That is how it went in Christianity and that is how it still goes. With ever new reasoning, more and more of what defies God has crept into Christianity. We see this especially in roman-catholicism. A religion has been made that is easy to lie on and tangible. Pagan idols are covered with a Christian sauce. Even meaner is the bringing in of the Old-Testament rituals, in which it is claimed that this is instituted by God Himself.
Religion must be easy and even enjoyable to do. For this you do not need to consult God’s Word. Nor should you be too laborious about priestly service. Anyone who is honest can be a priest and bring sacrifices. This is certainly not necessary in the place God has chosen. You can do that in a place where you feel good. The way in which you bring those sacrifices is not so important. Let yourself be guided by your feelings, that’s what God has given you. Finally, you don’t have to worry about when you do it. The self-conceived Christian holidays are an ideal opportunity to express your religious emotions and to caress your religious feelings.
As soon as we leave the service of the true God, we fall into idolatry, whatever form it may take. God makes clear how and where He wants to be served. Any deviation from this to make the service more pleasant comes from the realm of darkness and is idolatry. Such a service carries away from God. This can be applied today to church systems where the service to God is performed in a self-willed manner. These systems will finally result in the roman-catholic church, which in the end will be a refuge of demons (Revelation 18:2).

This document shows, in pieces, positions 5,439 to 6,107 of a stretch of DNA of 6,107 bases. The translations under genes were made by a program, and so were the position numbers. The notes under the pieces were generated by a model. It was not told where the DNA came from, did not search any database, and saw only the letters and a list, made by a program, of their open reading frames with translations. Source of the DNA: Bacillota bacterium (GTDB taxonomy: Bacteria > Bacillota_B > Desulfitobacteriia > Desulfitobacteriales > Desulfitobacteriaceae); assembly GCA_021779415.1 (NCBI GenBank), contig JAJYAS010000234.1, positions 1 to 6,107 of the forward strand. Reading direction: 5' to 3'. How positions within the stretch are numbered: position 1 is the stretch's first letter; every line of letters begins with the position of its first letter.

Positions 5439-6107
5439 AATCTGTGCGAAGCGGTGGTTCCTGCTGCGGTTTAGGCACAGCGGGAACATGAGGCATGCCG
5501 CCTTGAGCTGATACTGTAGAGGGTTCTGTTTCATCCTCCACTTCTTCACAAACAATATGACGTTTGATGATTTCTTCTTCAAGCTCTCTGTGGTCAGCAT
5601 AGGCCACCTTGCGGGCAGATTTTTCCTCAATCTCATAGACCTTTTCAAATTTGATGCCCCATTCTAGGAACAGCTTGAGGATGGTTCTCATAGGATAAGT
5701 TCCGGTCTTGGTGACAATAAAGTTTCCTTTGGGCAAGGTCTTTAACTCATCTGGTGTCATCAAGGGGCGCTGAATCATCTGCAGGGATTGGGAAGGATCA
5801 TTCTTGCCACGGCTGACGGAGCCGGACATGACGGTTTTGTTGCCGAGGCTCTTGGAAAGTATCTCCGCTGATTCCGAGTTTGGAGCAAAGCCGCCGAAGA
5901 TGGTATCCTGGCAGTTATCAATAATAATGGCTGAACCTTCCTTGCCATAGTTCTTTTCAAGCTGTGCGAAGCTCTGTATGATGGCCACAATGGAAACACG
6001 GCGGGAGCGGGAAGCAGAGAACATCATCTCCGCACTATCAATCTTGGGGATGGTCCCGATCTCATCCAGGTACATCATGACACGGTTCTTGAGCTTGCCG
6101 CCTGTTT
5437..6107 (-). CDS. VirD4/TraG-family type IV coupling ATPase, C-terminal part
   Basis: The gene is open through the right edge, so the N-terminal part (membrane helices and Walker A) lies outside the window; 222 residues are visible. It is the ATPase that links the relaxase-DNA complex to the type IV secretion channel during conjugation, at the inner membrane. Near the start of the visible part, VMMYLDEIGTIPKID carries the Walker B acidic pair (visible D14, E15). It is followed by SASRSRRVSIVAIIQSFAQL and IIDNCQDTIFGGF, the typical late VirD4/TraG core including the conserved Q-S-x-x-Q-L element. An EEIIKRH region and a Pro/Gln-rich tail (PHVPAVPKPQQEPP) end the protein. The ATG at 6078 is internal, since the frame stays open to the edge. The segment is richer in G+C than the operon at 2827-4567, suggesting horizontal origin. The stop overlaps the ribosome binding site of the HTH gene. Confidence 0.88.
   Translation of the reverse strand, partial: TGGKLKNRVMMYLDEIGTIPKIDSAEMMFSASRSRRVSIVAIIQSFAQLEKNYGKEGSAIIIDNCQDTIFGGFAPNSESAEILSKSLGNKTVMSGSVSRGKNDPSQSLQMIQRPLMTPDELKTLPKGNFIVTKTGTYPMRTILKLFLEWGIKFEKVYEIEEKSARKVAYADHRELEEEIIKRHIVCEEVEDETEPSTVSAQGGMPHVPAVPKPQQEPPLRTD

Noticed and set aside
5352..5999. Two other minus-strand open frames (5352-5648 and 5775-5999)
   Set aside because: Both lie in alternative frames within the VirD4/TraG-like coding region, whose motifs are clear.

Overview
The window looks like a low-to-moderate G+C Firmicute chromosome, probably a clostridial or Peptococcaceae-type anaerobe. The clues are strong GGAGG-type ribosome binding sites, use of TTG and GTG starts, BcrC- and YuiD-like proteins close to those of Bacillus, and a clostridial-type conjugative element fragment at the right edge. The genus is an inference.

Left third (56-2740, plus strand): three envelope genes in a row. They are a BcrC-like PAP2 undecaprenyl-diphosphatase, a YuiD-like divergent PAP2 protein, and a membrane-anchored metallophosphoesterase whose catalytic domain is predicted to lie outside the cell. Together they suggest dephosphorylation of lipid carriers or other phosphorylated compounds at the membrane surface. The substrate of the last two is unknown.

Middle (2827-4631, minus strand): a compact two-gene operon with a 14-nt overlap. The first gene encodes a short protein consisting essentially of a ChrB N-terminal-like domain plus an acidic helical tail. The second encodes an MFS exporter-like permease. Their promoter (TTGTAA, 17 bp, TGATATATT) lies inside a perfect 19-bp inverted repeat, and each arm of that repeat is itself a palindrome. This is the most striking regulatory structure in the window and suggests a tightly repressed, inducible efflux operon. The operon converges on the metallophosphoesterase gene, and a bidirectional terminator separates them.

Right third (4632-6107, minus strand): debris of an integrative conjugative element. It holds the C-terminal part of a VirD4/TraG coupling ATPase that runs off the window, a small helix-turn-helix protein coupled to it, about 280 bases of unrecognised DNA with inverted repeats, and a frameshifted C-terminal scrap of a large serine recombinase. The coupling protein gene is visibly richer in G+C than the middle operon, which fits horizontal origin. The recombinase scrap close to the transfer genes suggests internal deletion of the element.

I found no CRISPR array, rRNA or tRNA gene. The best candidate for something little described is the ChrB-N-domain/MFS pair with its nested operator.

It can also be applied to churches where charismatic influences and mystical experience have been introduced, however orthodox some churches may present themselves. Modern forms of religious practice include the Jesus prayer, soaking and contemplative prayer. These are techniques that come directly from pagan religions and are very similar to meditation, with the aim of meeting God.
When the people worship a golden calf soon after the exodus from Egypt, God’s judgment comes upon it. Now that Jeroboam introduces two golden calves into the people of God, no judgment comes, but God will let evil develop to its fullest extent, so that at the end the judgment may be carried out. That is also how it went with the church. In the beginning evil is punished with death (Acts 5:3-2 Samuel :), but now God allows the many forms of evil that are introduced into the church to develop to their fullest extent, so that at the end the judgment about it can be carried out.
In his boldness Jeroboam climbs the altar. He does so on the occasion of the imitation of the Feast of Booths on the day he himself has determined for it. He leads his people in idolatry and at the same time wants to show them how to do it. After his surrogate temples and his surrogate priests and his surrogate feast he himself climbs the altar, which is also a surrogate altar, as a surrogate priest-king. In the course of time more altars have been added (Hosea 8:11). It is a through and through human religion, which has risen in the heart and mind of Jeroboam. However, it is a religion which did not come into the mind of God (Jeremiah 7:31; Jeremiah 19:5Jeremiah 32:35) and is utterly reprehensible to Him.
Kingcomments on the Whole Bible © 2021 Author: G. de Koning. All rights reserved. Used with the permission of the author
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de Koning, Ger. Commentaar op 1 Kings 12". "Kingcomments on the Whole Bible". https://www.studylight.org/